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Discussion Starter · #1 ·
223 carbine is the biggest gun/load that is still handy with an adequately quiet can attached. The 308 needs 10" of can. If you want more than M4 range out of the 308, you've got to have a 20" barrel. So, by choosing 308, you are choosing to not have a can, or have a slow, clumsy club of a gun.

Mostly, if you have any smarts, sthf and combat and foraging are all about sticking to thick cover or darkness, silent 22ing livestock ,small game, birds, dogs, cats and people. The game will all be gone within a month or 2 of sthf, Especially the big stuff, since there's so little of it and because it's rewarding enough that a lot of people will try for it, with dogs, NVD goggles, bait, trail cams, snares, etc.

So there's just not going to be anything that you need more than a 223 for. 223 can brain big critters to 100m or so, anyway. Running out of ammo, or making noise when you shouldn't, that's what better concern you, rather than being able to shoot elk in the ass at 300 yds.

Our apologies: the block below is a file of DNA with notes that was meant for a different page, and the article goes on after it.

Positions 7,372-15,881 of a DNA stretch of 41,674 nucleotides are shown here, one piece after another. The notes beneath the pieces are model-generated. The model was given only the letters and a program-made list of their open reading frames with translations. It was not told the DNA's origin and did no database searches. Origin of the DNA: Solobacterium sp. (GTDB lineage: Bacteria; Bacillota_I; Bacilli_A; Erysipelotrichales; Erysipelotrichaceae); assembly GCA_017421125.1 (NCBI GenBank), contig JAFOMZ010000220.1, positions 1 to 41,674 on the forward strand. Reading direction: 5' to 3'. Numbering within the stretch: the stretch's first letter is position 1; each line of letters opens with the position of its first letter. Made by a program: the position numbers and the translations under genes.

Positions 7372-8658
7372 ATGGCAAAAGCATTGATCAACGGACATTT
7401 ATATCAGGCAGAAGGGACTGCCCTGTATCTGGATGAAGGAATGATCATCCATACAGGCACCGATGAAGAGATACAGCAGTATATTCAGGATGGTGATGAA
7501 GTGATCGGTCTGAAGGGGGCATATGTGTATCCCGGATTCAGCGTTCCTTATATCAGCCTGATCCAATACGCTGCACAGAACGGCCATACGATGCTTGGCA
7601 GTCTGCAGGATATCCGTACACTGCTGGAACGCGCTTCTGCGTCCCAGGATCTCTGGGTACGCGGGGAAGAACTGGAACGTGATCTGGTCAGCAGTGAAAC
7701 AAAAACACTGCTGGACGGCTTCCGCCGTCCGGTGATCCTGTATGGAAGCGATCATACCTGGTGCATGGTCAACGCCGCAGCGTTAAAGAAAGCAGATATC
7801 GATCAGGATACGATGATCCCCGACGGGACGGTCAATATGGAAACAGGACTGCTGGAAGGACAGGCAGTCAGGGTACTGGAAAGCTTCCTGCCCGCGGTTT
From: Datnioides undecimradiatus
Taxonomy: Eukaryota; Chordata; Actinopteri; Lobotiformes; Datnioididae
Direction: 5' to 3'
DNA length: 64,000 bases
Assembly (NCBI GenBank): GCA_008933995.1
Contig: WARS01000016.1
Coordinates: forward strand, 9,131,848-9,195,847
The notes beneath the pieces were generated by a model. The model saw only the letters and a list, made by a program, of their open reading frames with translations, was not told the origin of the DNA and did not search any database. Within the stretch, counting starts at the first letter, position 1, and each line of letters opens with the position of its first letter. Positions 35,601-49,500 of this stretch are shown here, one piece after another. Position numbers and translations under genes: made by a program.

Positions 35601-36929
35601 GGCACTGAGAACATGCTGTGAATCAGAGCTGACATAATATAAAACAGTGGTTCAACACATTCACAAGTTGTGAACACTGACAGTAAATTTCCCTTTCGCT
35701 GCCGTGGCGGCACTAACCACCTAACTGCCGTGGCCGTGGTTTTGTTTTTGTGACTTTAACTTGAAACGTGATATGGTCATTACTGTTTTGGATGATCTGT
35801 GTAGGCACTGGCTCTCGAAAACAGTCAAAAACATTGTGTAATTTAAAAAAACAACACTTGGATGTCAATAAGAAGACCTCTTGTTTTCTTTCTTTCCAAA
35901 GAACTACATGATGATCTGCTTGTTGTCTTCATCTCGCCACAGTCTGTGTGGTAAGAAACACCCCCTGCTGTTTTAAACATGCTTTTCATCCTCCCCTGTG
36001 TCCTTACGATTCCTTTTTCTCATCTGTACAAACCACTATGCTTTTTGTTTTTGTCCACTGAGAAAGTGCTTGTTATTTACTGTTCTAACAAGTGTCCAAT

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Discussion Starter · #2 ·
Know what happens when you shoot an elk in the head (70 yds or so) with a suppressed M4 and 223 sp? The temporary cavity is so violent that the skull is fractured in several places and the eyeballs pop out of their sockets. The elk falls so fast and hard that you can hear his chin thump on the ground.
 

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Discussion Starter · #3 ·
if you've established baited salt licks in advance of shtf, and have snares buried where you can quickly deploy them, as well as peanut butter and crackers for use as bait, with neck snares where the elk and deer have to rear up to get at the bait, and with foot snares all around, hooked to drag logs, you're going to have some jerky.
 

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Discussion Starter · #4 · (Edited)
set up several such salt licks across about a 10 mile diameter area, baiting them periodically thru the year, with carrots, apples, sweet corn, a bale of alfalpha or clover hay, and the animals will make REGULAR passes thru your baited area, to see what might be there. Then the first week of having the snares set, you'll be kept very busy turning fresh meat into jerky, Also, you'll be using the gut piles as bait for your aquisition of bear fat and hides. Ditto fish heads and guts, cause you've also had enough sense to cache gill nets and netting with which to make fish traps.